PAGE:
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Immediate Help

For immediate help, please call our 24-hour crisis helpline:

Metro Phoenix
602.889.1610 (TDD)
Out of Town
888.886.8794 (TDD)


Dialing 2-1-1 will connect you with 211 Arizona, where individuals and families can get help

Ayuda inmediata

Para obtener ayuda inmediata, llame a nuestro servicio de asistencia en caso de crisis las 24 horas:

Metro Phoenix
602.889.1610 (TDD)
Fuera de la ciudad
888.886.8794 (TDD)

No es una emergencia

Marcar el 2-1-1 lo conectará con 211 Arizona, donde las personas y las familias pueden obtener ayuda


Facts About DV

Our role in domestic violence

Unfortunately, domestic violence remains prevalent in Arizona:

• Approximately 100 reported domestic violence-related deaths annually.

• Arizona ranks 4th nationally in the female domestic violence homicide rate, 45% higher than the national average.

• Arizona ranks 8th nationally for the numbers of calls to the National Domestic Violence Hotline; 41% of those calls are from Phoenix.

• Every 44 minutes in Arizona, one or more children witness domestic violence.

• Annually the Phoenix Police Department receives on average 50,000 emergency calls for domestic violence incidents (9-1-1 and Crime Stop) and they conservatively estimates that an additional 40,000 domestic violence incidents go unreported each year.

• Worldwide, one in three women are affected by domestic violence. Domestic violence does not discriminate. It affects everyone in every community.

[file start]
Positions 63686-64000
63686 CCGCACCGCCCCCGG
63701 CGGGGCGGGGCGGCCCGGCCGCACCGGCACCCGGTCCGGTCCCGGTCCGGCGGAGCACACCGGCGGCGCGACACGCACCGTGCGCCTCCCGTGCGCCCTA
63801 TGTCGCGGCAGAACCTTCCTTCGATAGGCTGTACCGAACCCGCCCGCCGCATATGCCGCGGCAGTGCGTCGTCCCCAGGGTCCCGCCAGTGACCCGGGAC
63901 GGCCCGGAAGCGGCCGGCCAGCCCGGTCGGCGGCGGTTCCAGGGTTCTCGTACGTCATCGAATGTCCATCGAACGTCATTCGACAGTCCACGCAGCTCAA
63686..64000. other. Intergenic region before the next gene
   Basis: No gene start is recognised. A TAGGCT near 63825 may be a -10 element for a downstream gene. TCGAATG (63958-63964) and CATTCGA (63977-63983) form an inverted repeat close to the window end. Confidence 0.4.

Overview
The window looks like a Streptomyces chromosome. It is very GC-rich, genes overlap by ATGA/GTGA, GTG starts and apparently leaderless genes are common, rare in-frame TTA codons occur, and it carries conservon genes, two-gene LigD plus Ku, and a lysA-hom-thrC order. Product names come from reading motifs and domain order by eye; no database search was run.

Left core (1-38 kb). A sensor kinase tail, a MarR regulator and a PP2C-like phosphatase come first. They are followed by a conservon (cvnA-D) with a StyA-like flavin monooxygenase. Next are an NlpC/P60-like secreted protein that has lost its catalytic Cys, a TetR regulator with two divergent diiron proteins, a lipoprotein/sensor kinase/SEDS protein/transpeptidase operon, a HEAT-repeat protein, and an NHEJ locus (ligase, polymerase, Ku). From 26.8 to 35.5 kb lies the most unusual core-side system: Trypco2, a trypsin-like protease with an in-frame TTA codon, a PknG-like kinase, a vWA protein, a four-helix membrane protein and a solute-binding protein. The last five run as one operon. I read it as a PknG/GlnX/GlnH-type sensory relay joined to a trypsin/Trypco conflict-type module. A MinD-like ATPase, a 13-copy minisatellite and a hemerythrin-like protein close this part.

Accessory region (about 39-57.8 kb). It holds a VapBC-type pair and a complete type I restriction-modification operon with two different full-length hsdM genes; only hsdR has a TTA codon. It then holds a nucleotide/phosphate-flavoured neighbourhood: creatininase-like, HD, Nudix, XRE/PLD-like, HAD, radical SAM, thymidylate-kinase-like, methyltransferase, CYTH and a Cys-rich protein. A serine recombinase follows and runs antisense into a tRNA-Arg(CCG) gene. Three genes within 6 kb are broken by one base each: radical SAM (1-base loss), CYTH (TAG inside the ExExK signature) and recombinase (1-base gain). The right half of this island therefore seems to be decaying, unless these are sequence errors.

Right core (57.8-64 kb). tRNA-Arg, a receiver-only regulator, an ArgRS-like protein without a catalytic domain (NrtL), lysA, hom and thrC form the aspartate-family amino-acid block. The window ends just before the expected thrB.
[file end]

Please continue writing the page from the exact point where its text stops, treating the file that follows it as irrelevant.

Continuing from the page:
We All Have a Role in Domestic Violence – What can you do?

More than half of all Americans over 15 know a victim of domestic violence. Nonetheless, 67% have never talked about domestic violence with friends. Even if you have never been directly affected by domestic violence, it is an issue that has a ripple effect in your community. To end domestic violence, we need to open dialogue in our communities. Here are a few ways you can start the conversation:

• Cultivate a respectful attitude towards everyone. Avoid behaviors that demean or control other people.

• Model a non-violent and respectful way to resolve conflicts. When you are angry with someone, respond without hurting or humiliating them.

• When someone jokes about domestic violence, speak up. Talk to your friends or coworkers when they belittle others, make jokes about violence, or ignore an abuse victim.

• Advocate for laws and programs that protect victims and survivors. One thing we can all do is urge our government officials to create and support programs that protect domestic violence. victims and survivors. Stay informed and contact your national and local government officials when you can.

Sojourner Center